Here’s why Hong Kong’s food trucks might leave a bad taste in your mouth

Yonden Lhatoo says stationary food trucks at overcrowded tourist sites are not such a great plan, and we should instead be promoting our cultural assets such as the humble dai pai dong

PUBLISHED : Thursday, 10 December, 2015, 7:48pm
UPDATED : Tuesday, 23 February, 2016, 11:41am

When Financial Secretary John Tsang Chun-wah first pitched the idea of having food trucks around Hong Kong, in his budget speech in February, I remember finding it the only interesting idea in his entire spending blueprint.

While it piqued my interest, I also remember others being very sceptical about the proposal and whether it would work in our already overcrowded city, but I advised them to hold their peace pending further details, which we have now. I have to admit they were right to have reservations.

Here’s how it’s going to work – or not. Under a pilot scheme, 12 food trucks will be allowed to operate at six prime tourist spots. There will be two each at Golden Bauhinia Square in Wan Chai; Salisbury Garden and Art Square in Tsim Sha Tsui; the Central harbourfront; Ocean Park; and Hong Kong Disneyland. The trucks will ply their business rotating among the six designated sites.

Talk about an anticlimax. The trucks will be more or less parked permanently at tourist spots that most Hongkongers tend to shun anyway because of the crowds. Don’t expect them to be mobile in the sense that they can stop by the roadside, pull up in your neighbourhood or park at any venue other than the predesignated six spots. Public space is a luxury as it is.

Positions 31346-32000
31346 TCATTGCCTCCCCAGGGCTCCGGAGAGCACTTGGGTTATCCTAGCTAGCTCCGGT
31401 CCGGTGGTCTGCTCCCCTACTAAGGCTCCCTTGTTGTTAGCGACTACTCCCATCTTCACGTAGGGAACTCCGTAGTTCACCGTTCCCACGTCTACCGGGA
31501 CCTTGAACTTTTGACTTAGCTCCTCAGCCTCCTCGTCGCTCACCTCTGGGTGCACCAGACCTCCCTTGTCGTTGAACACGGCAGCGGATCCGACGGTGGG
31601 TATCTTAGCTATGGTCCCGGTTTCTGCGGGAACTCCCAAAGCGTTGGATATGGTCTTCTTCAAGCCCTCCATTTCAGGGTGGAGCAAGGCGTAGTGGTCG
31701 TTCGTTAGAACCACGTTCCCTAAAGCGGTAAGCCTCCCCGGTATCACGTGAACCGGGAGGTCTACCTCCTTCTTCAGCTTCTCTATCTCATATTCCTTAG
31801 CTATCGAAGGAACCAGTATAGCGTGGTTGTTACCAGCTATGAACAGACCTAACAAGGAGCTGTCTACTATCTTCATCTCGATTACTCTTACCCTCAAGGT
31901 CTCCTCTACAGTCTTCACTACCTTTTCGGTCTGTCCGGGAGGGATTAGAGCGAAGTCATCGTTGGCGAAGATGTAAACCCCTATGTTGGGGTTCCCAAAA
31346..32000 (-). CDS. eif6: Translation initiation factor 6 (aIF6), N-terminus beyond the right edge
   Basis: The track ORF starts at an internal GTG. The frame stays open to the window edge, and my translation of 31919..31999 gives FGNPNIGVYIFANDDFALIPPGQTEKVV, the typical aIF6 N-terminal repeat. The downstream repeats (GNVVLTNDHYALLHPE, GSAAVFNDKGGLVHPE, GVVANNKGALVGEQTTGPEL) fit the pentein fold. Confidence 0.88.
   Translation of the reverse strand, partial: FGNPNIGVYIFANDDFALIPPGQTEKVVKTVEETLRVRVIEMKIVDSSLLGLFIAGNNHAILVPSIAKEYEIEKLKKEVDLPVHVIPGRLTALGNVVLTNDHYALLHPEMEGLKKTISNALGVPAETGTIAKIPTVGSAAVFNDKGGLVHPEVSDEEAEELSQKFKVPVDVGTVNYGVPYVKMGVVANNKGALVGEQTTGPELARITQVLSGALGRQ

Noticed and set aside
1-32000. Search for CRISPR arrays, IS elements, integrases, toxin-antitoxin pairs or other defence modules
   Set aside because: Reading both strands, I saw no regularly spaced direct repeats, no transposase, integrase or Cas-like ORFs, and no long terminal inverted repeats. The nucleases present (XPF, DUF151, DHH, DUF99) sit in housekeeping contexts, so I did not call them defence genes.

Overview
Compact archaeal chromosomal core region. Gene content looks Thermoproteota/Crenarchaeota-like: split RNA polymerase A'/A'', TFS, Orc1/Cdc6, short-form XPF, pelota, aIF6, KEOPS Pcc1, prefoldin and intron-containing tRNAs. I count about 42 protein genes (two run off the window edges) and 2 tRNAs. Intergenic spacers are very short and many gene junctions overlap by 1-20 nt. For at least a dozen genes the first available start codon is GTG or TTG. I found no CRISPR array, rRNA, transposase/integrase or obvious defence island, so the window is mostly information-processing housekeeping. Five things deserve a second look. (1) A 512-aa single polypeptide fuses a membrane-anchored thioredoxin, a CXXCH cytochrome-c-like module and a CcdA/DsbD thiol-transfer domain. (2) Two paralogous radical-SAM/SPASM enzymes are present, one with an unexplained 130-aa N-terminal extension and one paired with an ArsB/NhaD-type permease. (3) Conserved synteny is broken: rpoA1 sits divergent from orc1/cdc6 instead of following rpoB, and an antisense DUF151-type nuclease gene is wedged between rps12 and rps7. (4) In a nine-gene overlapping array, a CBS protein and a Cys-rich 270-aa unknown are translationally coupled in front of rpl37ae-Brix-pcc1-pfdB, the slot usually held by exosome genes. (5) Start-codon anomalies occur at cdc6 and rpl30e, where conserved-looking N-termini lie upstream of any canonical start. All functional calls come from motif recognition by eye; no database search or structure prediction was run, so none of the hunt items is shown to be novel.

To me, that’s the equivalent of going to a tiny restaurant rooted in one spot with the only draw being that it’s shaped like a truck. Thanks, but no thanks. Commuting to a tourist spot so I can line up for food handed to me from a hole cut out of the side of a motor vehicle is not really my cup of tea. And I’ll have to stand and eat as well?

What’s even more off-putting is the lack of a level playing field for those who want to take a shot at this new business opportunity. It’s already looking like the big restaurant chains will be the road hogs shoving aside the start-ups as they have the money and the means to get rolling right away.

As one food truck dealer told the Post, most of those inquiring about buying a vehicle are well-established food and beverage businesses, and prices are already going up.

I thought this was supposed to be a chance for young, would-be entrepreneurs or mom and pop shop-level operators, not a government-sponsored handout for big players who don’t need one.

Why not capitalise instead on Hong Kong’s unique heritage and give a much-needed boost to the city’s traditional street food culture and grass-roots eating establishments such as our good old dai pai dong. We may take them for granted, but visitors love them and seek them out to savour their originality and genuine charm. They’re assets we’re overlooking because they’re not bright and shiny, like a brand new food truck.

The minister who hit upon this idea was inspired by a Hollywood film. Perhaps he’s not being realistic. Tsang proved how out of touch he was when he once claimed he was middle class. He invited further ridicule by going on to suggest that middle-class folk were those who drank coffee and appreciated French cinema.

The other minister who is now tasked with making the idea work does not enjoy a reputation as a man with his finger on the public pulse either. Chauffeur-driven Secretary for Commerce and Economic Development Greg So Kam-leung earned a bit of notoriety for being clueless when, responding to concerns about trains being too full because of overcrowding caused by a flood of mainland visitors, he suggested we should all just wait for the next train.

I hope they both chew on all this as they proceed with an idea that is well meant but could backfire. It’s food for thought.